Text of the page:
Previously, the authors shared the relevant stipulations regarding bad faith trademarks in the China Trademark Law 2019 (“Trademark Law 2019”), insights on the required factors when applying bad faith, and the current trend and practices. In the next few guest posts, they will share cases with analysis on how the China National Intellectual Property Administration (CNIPA) and the courts apply the laws to tackle bad faith trademark applications or registrations.
- Opposition against “CISCO” filed by an individual
A Chinese individual filed an application for “CISCO” on August 27, 2018, designating “Razors, electric or non-electric; Crimping irons; Beard clippers; Hair clippers for personal use, electric and non-electric; Depilation appliances, electric and non-electric; Pedicure sets” in class 8. The applicant filed seven applications in total, including one in class 7 and the others in class 8.
Cisco filed an opposition against the opposed mark before the CNIPA. The CNIPA found that Cisco’s marks bore relatively high originality and the evidence can prove that, through Cisco’s consistent use and promotion, its marks have obtained relatively high fame among consumers. The opposed mark was identical with Cisco’s marks in terms of letter composition, so the CNIPA deemed that the applicant’s filing for the opposed mark showed bad faith of copying and imitating Cisco’s marks, which violated the good faith principle. According to Article 7 and Article 30 of the Trademark Law 2019, the CNIPA ruled to refuse the opposed mark for registration.
Although procedurally, the applicant has the right to file an appeal against the refusal decision, he did not appeal the decision and the opposed mark has been recorded as void.
- Opposition and subsequent Appeal against “LAMAZE (stylized)”
A Chinese company filed an application for “” on March 20, 2017, designating “Table cutlery [knives, forks and spoons]; Cutlery; Spoons; Spoons, table forks and table knives for babies; Hand operated hand tools; Knives [hand tools]; Sabres; Graving tools [hand tools]; Nail clippers; Flat irons” in class 8. The applicant has 14 applications in total, designating on goods of baby suits, babies’ pacifiers, toys, cutlery, household linen, etc. in different classes.
Lamaze filed an opposition against the opposed mark. The CNIPA found that, the evidence submitted by Lamaze can prove that, prior to the application of the opposed mark, Lamaze had registered and used the marks of LAMAZE and “LAMAZE in Chinese” and had obtained certain fame. Further, LAMAZE and “LAMAZE in Chinese” were fanciful words that bore certain originality. The opposed mark was identical with Lamaze’s marks in terms of letter composition, which was hardly a coincidence and the applicant failed to make reasonable explanations of its creation source. Thus, the applicant’s filing for the opposed mark showed bad faith of copying other’s famous prior marks and free-riding of the goodwill thereof, which not only was likely to cause consumer confusion, but also impaired the normal order of trademark registration and fair competition, and violated the good faith principle.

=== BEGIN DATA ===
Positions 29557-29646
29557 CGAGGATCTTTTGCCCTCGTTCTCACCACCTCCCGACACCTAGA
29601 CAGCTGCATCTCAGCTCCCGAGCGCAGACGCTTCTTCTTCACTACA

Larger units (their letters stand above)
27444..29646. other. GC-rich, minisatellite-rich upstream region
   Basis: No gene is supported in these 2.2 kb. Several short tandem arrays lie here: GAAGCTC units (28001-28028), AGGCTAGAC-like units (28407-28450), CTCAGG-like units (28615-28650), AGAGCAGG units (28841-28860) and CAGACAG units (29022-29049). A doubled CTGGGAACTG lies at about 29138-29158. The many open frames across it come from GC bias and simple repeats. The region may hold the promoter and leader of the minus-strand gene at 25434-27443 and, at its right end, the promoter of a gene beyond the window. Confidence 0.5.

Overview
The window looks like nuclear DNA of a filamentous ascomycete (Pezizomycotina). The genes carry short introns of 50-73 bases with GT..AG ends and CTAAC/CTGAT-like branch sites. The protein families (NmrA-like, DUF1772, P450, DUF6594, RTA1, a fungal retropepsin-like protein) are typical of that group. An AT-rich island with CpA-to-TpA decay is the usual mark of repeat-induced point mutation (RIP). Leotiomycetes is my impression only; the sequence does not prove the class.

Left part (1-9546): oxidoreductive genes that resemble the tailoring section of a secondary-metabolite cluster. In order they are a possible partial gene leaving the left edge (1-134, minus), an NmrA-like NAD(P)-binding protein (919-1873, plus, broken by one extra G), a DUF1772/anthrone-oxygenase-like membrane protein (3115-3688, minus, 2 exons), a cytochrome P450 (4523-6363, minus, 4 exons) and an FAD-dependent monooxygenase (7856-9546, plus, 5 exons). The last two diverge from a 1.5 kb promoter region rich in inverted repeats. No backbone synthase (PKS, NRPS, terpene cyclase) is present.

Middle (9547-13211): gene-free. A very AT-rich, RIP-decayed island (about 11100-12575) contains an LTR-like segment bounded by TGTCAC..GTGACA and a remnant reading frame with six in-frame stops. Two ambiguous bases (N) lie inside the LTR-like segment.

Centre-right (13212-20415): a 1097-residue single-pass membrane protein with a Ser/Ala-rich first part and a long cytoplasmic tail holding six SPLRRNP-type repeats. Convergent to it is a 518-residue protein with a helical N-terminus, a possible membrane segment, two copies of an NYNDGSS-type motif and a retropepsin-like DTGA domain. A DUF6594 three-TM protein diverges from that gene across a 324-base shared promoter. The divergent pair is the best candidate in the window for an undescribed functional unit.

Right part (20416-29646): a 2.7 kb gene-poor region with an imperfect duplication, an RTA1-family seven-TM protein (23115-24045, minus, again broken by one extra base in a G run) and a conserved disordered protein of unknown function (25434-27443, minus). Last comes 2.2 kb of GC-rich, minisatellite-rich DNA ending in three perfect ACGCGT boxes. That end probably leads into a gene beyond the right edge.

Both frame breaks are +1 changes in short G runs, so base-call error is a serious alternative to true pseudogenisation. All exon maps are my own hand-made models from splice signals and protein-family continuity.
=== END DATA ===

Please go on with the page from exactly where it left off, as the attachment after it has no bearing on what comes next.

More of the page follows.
Given the above, the CNIPA refused the registration of the opposed mark based on Article 7 and Article 30.
The applicant was not satisfied and filed a registration refusal appeal against the decision. In the appeal, the CNIPA affirmed the above findings and further ruled as follows:
The Applicant filed altogether 14 applications, aside from the opposed mark, the other marks of “Vulli Sophie,” “B toys,” and “OXO tot” are all identical with others’ brands with strong distinctiveness and high reputation. As the Applicant neither made reasonable explanations nor provided evidence of its actual use of the marks, the Applicant’s behavior showed obvious bad faith in copying others’ marks, violated the good faith principle, impaired the normal order of trademark registration administration, and was detrimental to the market order and fair competition.
Therefore, the CNIPA found the opposed mark constituted the circumstance of “obtaining registration by other unfair means” as stipulated in Article 44.1, and accordingly refused the opposed mark from registration.
As the applicant did not further appeal the decision to the court, the opposed mark, as well as other marks filed by the applicant have been recorded as void.
In China, the division of class and subclass set in the Similar Goods and Services Classification Guide plays an important role in determining if the goods or services are similar. When the right owner’s mark obtains certain fame but has not yet reached the degree of well-known, it is difficult to obtain cross-class or cross-subclass protection based on the provisions for similar marks used on similar goods and services in the Trademark Law 2019, even if the marks are identical or substantially similar. To combat such copycats, the bad faith clause could be considered as a good alternative.
As we advised in Part I, several circumstances can be deemed sufficient to show bad faith:
- hoarding massive trademarks in various un-related classes;